Sony Pictures released the film on DVD on 24 January 2006. It is in anamorphic widescreen format, with audio tracks and subtitles in English and French. Bonus features include Twist by Polanski, in which the director reflects on the making of the film; The Best of Twist, which includes interviews with production designer Allan Starski, costume designer Anna B. Sheppard, cinematographer Paweł Edelman, editor Hervé de Luze, and composer Rachel Portman; and Kidding with Oliver Twist, which focuses on the young actors in the cast.




Digiview Productions

Recording Label

Digiview Productions

Recording Length


Recording Studio

Digiview Productions





Amazon ASIN











2h 10min


Awards, 2 wins & 4 nominations


Roman Polanski


Charles Dickens, Ronald Harwood


Barney Clark, Ben Kingsley, Jeremy Swift

Produced by

Robert Benmussa, Timothy Burrill, Petr Moravec, Roman Polanski, Alain Sarde, Michael Schwarz

Music by

Rachel Portman

Cinematography by

Pawel Edelman

Film Editing by

Hervé de Luze

Casting By

Celestia Fox

Production Design by

Allan Starski

Art Direction by

Jindrich Kocí, Jirí Matolín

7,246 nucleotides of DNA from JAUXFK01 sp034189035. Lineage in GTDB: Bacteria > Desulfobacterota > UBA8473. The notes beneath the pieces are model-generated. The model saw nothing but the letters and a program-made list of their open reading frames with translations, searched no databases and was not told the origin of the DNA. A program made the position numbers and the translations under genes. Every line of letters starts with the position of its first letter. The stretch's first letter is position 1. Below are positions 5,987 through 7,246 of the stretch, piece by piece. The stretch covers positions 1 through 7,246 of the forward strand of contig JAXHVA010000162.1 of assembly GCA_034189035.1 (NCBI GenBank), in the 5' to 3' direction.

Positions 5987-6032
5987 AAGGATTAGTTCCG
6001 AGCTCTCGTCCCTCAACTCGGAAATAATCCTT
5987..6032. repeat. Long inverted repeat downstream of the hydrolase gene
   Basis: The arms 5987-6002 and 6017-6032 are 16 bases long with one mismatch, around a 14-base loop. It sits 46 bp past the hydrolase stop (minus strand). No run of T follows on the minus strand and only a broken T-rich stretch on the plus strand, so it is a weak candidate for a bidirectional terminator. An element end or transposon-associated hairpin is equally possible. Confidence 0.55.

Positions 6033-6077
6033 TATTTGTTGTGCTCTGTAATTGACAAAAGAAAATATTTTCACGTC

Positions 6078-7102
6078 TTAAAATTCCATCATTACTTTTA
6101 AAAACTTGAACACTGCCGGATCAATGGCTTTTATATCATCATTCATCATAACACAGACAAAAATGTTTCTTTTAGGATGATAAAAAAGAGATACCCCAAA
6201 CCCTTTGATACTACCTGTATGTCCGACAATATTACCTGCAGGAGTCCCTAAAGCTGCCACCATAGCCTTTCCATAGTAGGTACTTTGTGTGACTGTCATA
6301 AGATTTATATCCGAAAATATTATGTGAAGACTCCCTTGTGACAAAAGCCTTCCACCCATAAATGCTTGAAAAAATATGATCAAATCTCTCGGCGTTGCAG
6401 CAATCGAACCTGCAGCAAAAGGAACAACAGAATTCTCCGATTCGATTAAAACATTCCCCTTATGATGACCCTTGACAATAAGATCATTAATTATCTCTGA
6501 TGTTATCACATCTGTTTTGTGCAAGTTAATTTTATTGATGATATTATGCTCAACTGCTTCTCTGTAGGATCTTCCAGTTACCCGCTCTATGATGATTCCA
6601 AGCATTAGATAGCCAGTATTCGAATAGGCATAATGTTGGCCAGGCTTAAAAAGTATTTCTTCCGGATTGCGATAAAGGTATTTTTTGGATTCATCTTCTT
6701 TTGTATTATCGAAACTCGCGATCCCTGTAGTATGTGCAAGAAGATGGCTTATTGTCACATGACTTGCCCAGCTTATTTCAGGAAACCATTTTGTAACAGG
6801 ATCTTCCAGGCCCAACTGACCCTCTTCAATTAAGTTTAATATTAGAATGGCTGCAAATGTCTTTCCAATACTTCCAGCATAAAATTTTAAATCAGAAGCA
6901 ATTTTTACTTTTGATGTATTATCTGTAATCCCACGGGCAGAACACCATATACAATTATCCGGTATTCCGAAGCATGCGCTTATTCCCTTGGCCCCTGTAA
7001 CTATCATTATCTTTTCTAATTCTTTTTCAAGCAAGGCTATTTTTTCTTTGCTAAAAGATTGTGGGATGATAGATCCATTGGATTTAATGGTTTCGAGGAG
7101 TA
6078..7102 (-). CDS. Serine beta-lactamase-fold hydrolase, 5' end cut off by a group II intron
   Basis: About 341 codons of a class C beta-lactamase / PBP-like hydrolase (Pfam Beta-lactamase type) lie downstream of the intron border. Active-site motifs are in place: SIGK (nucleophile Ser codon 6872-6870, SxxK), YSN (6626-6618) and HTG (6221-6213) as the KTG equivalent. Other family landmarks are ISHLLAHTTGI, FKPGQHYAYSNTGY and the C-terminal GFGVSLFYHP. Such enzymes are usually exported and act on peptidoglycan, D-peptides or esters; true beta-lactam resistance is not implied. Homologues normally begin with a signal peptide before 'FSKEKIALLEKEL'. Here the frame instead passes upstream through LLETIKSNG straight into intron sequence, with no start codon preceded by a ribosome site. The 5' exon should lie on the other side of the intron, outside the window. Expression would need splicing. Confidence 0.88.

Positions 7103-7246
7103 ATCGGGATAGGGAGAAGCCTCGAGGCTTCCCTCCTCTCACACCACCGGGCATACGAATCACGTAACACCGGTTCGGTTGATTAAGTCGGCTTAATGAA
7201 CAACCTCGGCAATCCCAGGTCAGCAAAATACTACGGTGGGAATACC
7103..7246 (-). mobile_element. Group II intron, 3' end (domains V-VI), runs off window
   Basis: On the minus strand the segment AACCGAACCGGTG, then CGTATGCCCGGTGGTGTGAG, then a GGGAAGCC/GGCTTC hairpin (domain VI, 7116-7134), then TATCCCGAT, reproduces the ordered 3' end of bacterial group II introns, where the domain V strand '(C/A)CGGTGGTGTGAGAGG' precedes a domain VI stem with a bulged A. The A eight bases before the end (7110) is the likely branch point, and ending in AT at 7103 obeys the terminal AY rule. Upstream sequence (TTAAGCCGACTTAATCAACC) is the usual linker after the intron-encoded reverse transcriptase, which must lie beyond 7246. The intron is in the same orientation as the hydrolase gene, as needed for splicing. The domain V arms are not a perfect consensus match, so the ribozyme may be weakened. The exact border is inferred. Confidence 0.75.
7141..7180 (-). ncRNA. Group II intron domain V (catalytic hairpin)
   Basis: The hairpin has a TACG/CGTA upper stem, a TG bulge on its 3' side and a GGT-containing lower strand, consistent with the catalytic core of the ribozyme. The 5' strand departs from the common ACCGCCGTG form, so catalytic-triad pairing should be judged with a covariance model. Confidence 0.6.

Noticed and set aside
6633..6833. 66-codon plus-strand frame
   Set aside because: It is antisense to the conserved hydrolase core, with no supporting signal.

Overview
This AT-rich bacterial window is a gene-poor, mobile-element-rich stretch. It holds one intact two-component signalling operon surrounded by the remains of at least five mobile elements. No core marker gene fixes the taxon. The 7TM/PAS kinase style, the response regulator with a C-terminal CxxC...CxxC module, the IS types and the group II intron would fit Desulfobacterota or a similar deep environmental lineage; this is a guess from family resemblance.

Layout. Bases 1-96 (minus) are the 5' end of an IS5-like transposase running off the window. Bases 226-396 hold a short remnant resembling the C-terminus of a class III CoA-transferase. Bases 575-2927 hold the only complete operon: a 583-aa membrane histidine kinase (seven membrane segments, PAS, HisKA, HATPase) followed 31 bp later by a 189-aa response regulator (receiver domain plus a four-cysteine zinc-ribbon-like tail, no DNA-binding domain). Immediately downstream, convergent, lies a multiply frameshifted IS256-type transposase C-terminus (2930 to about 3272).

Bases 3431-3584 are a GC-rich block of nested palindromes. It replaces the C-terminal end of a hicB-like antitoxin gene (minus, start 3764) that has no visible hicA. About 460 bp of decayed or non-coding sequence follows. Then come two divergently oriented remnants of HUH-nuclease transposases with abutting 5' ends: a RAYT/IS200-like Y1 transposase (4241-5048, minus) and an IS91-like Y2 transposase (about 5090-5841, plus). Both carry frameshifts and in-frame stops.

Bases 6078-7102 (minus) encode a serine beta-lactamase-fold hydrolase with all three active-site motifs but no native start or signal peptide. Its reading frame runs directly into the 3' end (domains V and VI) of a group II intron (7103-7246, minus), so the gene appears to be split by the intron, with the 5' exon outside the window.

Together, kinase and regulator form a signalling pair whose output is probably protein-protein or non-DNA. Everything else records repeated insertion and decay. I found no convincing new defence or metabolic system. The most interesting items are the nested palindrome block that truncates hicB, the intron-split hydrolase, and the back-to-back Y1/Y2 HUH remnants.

Set Decoration by

Jille Azis

Costume Design by

Anna B. Sheppard

Makeup Department

Michele Baylis, Linda Eisenhamerova, Jean-Max Guérin, Lucie Kuprova, Didier Lavergne, Waldemar Pokromski, Wendy Rawson, Ivo Strangmüller

Production Management

Veronika Finkova, Jiri Husak, Ondrej Nerud, Françoise Piraud, Pavel Voracek, Nathalie Chery

Second Unit Director or Assistant Director

Jean-Denis Borel, Martina Götthansova, Vojta Hlavicka, Karolina Koutna, Oldrich Mach, Petr Nemecek, Ralph Remstedt, Caroline Veyssière, Vaclav Hanka

Art Department

Anna Adamaszek, Bara Barova, Jan Blazicek, Marketa Bockova, Dennis Bosher, Miloslav Bulvas, Vaclav Cerny, Roy Chapman, Zuzana Cizmarova, Lesley Cross, Libor Datel, Zdenek Datel, Jaroslav David, Laura Dishington, Gustave Doré, Judy Ducker, Monika Enicka, Colin Fox, Barry Gibbs, René Gráf, Pavel Hartmann, Alex Harwood, Tereza Honsova, Jan Hrusa, Roman Illovsky, Martin Jelinek, Josef Kalina, Jan Kodera, Martin Kotek, Jan Kotik, Milena Koubkova, Stefan Kovacik, Martin Kubricht, Marek Kukawski, Daniel Kvarda, Lukas Lehoucka, Radek Lehoucka, Alice Linhartová, Jiri Macke, Anna Malehova, Samila Malehova, Tamara Marini, Petr Marousek, Sara Mathers, Pierre Mavrov, James McGowan, David Mears, David Meeking, Ales Novotny, Keith Pain, Darryl Paterson, Nenad Pecur, Maxime Rebière, Karel Sestak, Francisco Sole, Vladimir Stastny, Jan Svoboda, Katerina Van Gemund, Zbynek Vit, Miroslav Zdenek, Libor Zvolanek, Michal Abraham, Jana Bulakova, Jakub Eliasek, Laurent Ferrie, Michaela Formanova, David Gospodarczyk, Jan Hoffman, Jiri Hrubes, Lukas Katakalidis, Lada Koranda, Libor Michálek, Tony Noble, Stanislav Suva, David Trojan

Sound Department

Philippe Amouroux, Nicolas Becker, Jean-Marie Blondel, Katia Boutin, Tomas Cervenka, Paul Conway, Gurwal Coïc-Gallas, Assia Dnednia, Philippe Dongé, Geraldine Falieu, Jean Goudier, Dean Humphreys, Anne Le Campion, Stephane Lioret, Gréggory Poncelet, Guadalupe Cassius, Philippe Dongé